Tuesday, June 26, 2007


noun. A real lady. Old-fashioned, you might say. The kind of girl you can't bring home to Aunt Edna as spare parts for the toaster oven.

Real citation: “Mike Myers kept alive the stereotype of bad British dental hygiene in this spoof of early Bond movies, Dean Martin's Matt Helm character, In Like Flint, Alfie, you name it. But by the third movie, you've got Tom Cruise in a movie-within-a-movie cameo that has Austin Powers emulating Mission: Impossible ... it's enough to make even a non-Fembot's head explode.”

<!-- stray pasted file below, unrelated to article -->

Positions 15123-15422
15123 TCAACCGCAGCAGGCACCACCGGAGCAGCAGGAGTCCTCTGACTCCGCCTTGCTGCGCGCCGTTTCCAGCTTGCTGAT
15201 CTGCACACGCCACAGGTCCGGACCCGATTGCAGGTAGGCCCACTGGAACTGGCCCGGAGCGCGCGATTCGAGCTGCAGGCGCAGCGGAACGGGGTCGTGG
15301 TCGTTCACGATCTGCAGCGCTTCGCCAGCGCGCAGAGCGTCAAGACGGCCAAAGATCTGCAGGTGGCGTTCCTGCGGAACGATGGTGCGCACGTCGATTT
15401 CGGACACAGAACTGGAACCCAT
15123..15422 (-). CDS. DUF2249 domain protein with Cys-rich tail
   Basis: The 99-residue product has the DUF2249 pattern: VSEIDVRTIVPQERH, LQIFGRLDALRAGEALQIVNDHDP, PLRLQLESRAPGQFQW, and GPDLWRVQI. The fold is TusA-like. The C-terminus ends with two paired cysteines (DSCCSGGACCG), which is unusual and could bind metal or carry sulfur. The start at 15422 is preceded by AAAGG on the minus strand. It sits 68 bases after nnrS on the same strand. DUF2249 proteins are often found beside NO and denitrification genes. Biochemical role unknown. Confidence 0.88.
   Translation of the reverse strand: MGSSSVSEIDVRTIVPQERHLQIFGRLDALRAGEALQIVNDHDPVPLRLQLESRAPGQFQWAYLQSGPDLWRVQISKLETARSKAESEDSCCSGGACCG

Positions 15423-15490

(Steve Tilley, “Top 10 favourite spoof movies,” April 14, 2006, Toronto Sun, http://jam.canoe.ca/Movies/2006/04/14/1533909.html)

Made-up citation: "'Fembot or non-fembot?' will be the 'Paper or plastic?' of the glorious, terrifying future that awaits us all."

1 comment:

Anonymous said...

Hey, lovely blogging linguist guy! Did you know that Mary Daly coined the word "fembot"--at least as far back as the 1980s--to describe women who colluded in their own oppression? If I had one of her books here I would make you a real and a fake citation. I wonder if the "non-fembot" coinage owes anything to her?